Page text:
National Review / Digital
Entitlement Sense


I like to think that upon arrival in this great republic I assimilated pretty quickly. Within four or five months, I was saying “zee” and driving on the right more often than not. But it took me longer to get the hang of the word “entitlement.” You don’t hear it in political discussions in most of the rest of the West, even in Canada. There’s talk of “social programs” and “benefits” and “welfare,” but not of “entitlements.” I knew the term only in its psychological use — “sense of entitlement” — in discussions of narcissistic personality disorder and whatnot.

Once I’d been apprised of its political definition, I liked it even less. “Entitlements” are unrepublican: They are contemptuous of the most basic principle of responsible government — that a parliament cannot bind its successor. Which is what entitlements do, to catastrophic effect. Recently, in the London Telegraph, Liam Halligan bemoaned the way commentators focus on America’s $14 trillion of debt — i.e., the “debt ceiling” debt — without factoring in the entitlement liabilities of Medicare, Medicaid, and Social Security. That makes America’s real debt some $75 trillion, or five times GDP. Our own Kevin D. Williamson puts the FDR/LBJ entitlement liabilities a little north of $100 trillion. Once you add in state and municipal debt, you need to add a zero to that reassuringly familiar $14 trillion hole. The real hole goes ten times deeper: $140 trillion — or about twice as much as America’s total “worth.”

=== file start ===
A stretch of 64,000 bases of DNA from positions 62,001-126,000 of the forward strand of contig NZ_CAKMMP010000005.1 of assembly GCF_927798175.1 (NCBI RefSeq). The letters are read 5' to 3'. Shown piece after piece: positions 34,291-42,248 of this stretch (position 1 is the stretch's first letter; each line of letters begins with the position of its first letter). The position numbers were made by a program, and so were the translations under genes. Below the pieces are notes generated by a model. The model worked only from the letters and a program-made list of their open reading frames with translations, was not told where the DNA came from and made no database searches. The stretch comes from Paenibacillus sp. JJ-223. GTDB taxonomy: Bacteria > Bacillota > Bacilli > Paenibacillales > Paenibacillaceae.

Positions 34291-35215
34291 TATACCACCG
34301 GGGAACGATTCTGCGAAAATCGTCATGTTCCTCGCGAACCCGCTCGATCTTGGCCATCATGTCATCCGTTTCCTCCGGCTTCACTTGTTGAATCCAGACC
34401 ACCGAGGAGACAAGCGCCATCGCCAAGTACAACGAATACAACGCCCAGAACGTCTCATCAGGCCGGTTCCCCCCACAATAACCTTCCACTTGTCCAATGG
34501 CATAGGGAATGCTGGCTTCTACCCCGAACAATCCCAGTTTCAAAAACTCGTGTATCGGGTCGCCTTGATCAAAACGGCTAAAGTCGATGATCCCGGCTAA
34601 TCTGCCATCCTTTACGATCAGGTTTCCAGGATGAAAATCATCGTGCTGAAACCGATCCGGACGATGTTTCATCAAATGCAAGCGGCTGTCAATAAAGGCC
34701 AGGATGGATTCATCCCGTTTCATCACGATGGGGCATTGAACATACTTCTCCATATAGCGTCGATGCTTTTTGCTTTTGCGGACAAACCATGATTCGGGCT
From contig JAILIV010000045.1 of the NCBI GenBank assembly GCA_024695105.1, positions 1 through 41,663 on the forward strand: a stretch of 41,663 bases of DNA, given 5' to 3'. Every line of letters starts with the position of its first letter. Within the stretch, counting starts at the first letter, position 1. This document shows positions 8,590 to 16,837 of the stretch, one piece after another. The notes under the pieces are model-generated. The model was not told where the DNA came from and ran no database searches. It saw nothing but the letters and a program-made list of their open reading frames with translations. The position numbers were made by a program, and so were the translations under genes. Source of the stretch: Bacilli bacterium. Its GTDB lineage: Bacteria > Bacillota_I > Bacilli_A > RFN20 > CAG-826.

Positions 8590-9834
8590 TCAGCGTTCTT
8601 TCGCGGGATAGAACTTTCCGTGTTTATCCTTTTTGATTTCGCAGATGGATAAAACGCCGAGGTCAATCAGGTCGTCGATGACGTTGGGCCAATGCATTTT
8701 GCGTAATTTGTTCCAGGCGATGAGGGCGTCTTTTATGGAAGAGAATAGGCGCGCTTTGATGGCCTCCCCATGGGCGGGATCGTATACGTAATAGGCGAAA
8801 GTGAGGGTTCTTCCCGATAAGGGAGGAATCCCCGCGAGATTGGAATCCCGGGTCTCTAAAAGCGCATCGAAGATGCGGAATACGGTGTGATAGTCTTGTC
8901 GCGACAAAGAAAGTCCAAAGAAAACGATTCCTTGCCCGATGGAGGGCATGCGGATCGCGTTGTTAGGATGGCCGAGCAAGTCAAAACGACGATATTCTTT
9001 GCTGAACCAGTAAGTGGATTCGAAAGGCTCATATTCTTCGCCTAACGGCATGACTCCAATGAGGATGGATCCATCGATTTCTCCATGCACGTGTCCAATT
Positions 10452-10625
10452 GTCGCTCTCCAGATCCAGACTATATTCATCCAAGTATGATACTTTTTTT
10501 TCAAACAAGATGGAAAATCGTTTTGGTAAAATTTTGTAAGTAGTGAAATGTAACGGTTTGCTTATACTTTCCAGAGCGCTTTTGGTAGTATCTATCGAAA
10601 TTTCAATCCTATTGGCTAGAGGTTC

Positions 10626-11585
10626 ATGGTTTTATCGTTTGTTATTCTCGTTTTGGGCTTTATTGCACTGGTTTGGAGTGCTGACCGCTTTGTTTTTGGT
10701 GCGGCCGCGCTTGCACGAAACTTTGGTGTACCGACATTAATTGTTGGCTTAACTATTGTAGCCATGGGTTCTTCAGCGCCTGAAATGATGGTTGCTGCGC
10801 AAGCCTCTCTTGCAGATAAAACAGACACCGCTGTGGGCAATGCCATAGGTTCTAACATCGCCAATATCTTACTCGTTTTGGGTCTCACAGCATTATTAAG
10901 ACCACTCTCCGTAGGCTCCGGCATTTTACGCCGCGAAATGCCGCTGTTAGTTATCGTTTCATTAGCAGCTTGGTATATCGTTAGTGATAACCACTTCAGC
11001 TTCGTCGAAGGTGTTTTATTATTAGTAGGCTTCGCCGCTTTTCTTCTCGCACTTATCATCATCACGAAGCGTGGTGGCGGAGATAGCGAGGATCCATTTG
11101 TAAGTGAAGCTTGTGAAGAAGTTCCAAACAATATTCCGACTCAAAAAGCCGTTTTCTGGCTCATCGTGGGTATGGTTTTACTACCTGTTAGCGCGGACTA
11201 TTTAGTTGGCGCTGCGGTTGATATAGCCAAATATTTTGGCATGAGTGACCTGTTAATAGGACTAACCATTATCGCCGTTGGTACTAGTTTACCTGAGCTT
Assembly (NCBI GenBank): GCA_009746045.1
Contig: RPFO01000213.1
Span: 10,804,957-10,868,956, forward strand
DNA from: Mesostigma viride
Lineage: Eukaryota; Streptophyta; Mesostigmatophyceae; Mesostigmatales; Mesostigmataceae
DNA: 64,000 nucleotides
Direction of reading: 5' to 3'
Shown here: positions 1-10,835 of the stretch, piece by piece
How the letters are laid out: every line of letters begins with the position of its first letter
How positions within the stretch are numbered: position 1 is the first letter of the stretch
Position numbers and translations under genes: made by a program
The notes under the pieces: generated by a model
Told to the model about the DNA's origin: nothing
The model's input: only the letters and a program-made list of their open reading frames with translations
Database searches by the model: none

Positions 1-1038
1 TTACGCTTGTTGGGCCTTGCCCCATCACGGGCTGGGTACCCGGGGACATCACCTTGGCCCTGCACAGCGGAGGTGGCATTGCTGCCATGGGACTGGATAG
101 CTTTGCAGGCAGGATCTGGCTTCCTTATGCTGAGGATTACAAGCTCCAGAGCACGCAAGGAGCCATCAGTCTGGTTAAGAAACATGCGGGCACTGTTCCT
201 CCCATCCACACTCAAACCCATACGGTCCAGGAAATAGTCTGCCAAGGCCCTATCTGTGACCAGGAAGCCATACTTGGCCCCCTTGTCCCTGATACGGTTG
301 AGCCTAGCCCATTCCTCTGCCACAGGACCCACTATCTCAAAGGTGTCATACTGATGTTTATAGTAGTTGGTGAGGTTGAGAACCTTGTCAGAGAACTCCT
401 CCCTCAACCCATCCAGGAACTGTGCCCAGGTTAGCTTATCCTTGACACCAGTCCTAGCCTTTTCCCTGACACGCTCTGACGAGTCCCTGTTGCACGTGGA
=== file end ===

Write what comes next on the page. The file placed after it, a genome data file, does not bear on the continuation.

Million, billion, trillion . . . and now we’re going to need a word for the unit that comes after “trillion”? Oh, wait, how about “abyss”? I was struck by reader Dolores Proctor’s observation that, until spendaholic government showed up, 140,000,000,000,000 was the kind of number one would find only in a book about astronomy, and even then it would be pretty cosmic. In other words, our spending has literally burst the bounds of the planet. Ms. Proctor says that if you take $140 trillion and spend a thousand bucks every second from right now going backwards through time, you’ll run out of money in 2400 b.c., just in time for the invention of the abacus, which as a bankrupt time-traveler you happily won’t require. In other other words, we have outspent human history.

It’s certainly true that, if a company were to attempt to keep the bulk of its liabilities off the books the way the United States government does, some showboating jackass prosecutor would have its key execs behind bars in nothing flat, and they’d be legislating another round of Sarbanes-Oxley in Washington. Against that argument is the reassurance that that $75–100 trillion isn’t a “liability” in the sense that your car lease or mortgage is. “Entitlement commitments are not debts,” wrote John Hinderaker of the blog Powerline. “Congress can wipe them out simply by repealing Medicare, Social Security and Medicaid.”

May 16, 2011    |     Volume LXIII, No. 9

Books, Arts & Manners
  • William Voegeli reviews The Origins of Political Order: From Prehuman Times to the French Revolution, by Francis Fukuyama.
  • Michael Knox Beran reviews Bismarck: A Life, by Jonathan Steinberg.
  • Robert VerBruggen reviews Selfish Reasons to Have More Kids: Why Being a Great Parent Is Less Work and More Fun Than You Think, by Bryan Caplan.
  • Jay Nordlinger on his friendship with the late composer Lee Hoiby.
  • Ross Douthat reviews The Conspirator.
  • John Derbyshire contemplates the fragility of civilization.
The Long View  .  .  .  .  .  .  .  .  
Athwart  .  .  .  .  .  .  .  .  
Poetry  .  .  .  .  .  .  .  .  
Happy Warrior  .  .  .  .  .  .  .  .